If you are a Facebook user, what is the one thing you have most wanted out of the social network?
If you said a dislike button, you are not alone. Facebook users have long requested that of the platform, and they may finally be getting what they asked for -- though not in the form they thought.
In IT Blogwatch, we add a reaction.
So what is going on? Adam Westlake has the background:
Facebook may finally be giving users one of their most long-desired features: a dislike button...however, it’s not...turning up in [the] form that users have asked for -- as a response in the News Feed -- instead it may be coming to Messenger, along with...reactions. The social network has confirmed that it’s testing the two features within its Messenger platform, but only on a limited basis for now.
And how exactly will it work? Aaron Brown is in the know:
Facebook is testing a...reactions feature that would allow...users to add a reaction emoticon besides text in [messenger] conversations.
Users will...add reactions by tapping a button next to the text, which will summon a menu similar to that seen beneath Facebook posts.
Facebook...also included a reaction counter that tallies the total number of reactions to any given line, something which will...be useful in Group Chats.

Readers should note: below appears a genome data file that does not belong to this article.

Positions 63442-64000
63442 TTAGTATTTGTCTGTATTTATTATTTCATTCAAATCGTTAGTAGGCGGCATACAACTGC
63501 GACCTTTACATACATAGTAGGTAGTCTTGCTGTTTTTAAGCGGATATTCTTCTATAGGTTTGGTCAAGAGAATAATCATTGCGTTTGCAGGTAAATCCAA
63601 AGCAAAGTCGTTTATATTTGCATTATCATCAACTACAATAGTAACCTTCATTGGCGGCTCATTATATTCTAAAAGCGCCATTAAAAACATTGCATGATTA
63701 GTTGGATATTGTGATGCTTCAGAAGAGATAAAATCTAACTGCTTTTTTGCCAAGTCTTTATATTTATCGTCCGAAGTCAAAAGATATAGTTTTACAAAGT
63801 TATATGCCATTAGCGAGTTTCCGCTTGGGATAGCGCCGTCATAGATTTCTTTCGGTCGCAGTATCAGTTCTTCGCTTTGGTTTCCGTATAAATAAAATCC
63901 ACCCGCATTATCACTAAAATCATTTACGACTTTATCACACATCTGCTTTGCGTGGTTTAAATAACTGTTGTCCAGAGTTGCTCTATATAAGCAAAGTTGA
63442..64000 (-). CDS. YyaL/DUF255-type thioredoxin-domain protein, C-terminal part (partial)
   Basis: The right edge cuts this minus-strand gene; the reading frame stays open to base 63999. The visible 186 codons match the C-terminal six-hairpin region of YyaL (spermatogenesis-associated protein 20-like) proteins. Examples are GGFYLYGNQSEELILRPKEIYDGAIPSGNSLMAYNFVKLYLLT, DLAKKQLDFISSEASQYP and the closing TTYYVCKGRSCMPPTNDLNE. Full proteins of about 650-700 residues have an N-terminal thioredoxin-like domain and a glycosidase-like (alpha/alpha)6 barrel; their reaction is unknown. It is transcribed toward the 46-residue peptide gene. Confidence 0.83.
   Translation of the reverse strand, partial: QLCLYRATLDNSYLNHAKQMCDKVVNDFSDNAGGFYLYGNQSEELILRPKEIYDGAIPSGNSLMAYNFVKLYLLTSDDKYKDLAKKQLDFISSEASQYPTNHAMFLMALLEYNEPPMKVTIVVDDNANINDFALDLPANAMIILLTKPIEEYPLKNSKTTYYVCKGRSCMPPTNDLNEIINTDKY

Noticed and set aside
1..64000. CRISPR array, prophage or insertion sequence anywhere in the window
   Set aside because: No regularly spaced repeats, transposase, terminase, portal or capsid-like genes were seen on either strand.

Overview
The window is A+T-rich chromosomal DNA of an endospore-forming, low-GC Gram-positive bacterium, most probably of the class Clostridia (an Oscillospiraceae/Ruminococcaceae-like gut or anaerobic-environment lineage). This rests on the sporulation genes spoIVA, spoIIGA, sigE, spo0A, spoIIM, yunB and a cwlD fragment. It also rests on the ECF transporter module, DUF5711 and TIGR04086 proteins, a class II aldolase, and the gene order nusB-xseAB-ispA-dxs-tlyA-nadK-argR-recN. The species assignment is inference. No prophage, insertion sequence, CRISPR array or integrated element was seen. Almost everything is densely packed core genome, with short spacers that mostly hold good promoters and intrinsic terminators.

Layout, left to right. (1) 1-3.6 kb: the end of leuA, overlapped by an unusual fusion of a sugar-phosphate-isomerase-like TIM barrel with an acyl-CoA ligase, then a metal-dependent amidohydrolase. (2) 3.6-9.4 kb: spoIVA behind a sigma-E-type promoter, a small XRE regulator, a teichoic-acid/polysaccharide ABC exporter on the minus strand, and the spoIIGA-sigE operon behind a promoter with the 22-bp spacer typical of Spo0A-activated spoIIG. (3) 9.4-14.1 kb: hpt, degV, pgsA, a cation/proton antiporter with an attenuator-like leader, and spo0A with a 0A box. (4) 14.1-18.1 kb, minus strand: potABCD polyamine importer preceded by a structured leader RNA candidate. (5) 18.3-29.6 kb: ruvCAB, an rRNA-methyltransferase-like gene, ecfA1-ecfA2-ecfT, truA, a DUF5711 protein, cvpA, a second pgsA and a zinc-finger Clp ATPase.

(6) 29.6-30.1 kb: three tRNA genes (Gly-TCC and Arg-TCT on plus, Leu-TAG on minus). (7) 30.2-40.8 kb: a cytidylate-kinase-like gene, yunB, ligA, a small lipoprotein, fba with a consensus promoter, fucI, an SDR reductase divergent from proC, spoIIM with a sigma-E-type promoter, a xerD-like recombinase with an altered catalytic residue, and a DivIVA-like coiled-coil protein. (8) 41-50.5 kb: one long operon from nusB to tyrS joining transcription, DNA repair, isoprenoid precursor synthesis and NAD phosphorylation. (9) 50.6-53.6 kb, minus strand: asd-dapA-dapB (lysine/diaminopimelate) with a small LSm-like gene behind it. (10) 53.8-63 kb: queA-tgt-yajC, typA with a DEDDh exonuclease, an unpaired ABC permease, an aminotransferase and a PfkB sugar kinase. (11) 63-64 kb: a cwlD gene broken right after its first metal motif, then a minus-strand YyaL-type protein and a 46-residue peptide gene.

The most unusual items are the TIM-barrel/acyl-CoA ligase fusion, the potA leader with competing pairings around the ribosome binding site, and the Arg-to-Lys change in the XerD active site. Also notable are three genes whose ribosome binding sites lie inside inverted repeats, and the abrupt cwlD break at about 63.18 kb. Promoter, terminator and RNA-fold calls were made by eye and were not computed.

But what are the reactions, again? Marie Brewis reminds us:
In October 2015 it was revealed that...Facebook's chief product officer...and his team had been experimenting with "reactions"...these buttons were an extension of the like button and allow you to convey anger and sadness, as well as expressing the sentiments wow, haha, yay, and love.
Why has it taken so long for Facebook to debut a dislike button? Mark Molloy fills us in:
Facebook has previously resisted...the introduction of such a button on its News Feed, over fears it could be used to “demean” other people’s posts.
So why the change now? Does Facebook no longer believe that? No, rather, it is because Facebook doesn't actually think of it as a dislike button, apparently. Shehab Khan has the details:
Facebook is...adamant this is more of a “no” button and it is being tested to see if the reaction is helpful for when group conversations need to vote, for instance.
Well, in that case, we are sure no one will ever dream of using it as a dislike button, right? But is it useful? Britni De La Cretaz has an answer for that:
It’s clearly an attempt by Facebook to ensure Messenger can compete with...conversation and chat apps, but perhaps Facebook should stick to what it does best: creating a social community through news feeds and allowing folks to casually chat with Messenger. Apps like Slack fill a gap that maybe Facebook isn’t meant to occupy, one that supports work conversations, as opposed to casual chats.
That about covers it -- just one more thing, though. Thecat X asks an important question on Twitter:
People still use Facebook?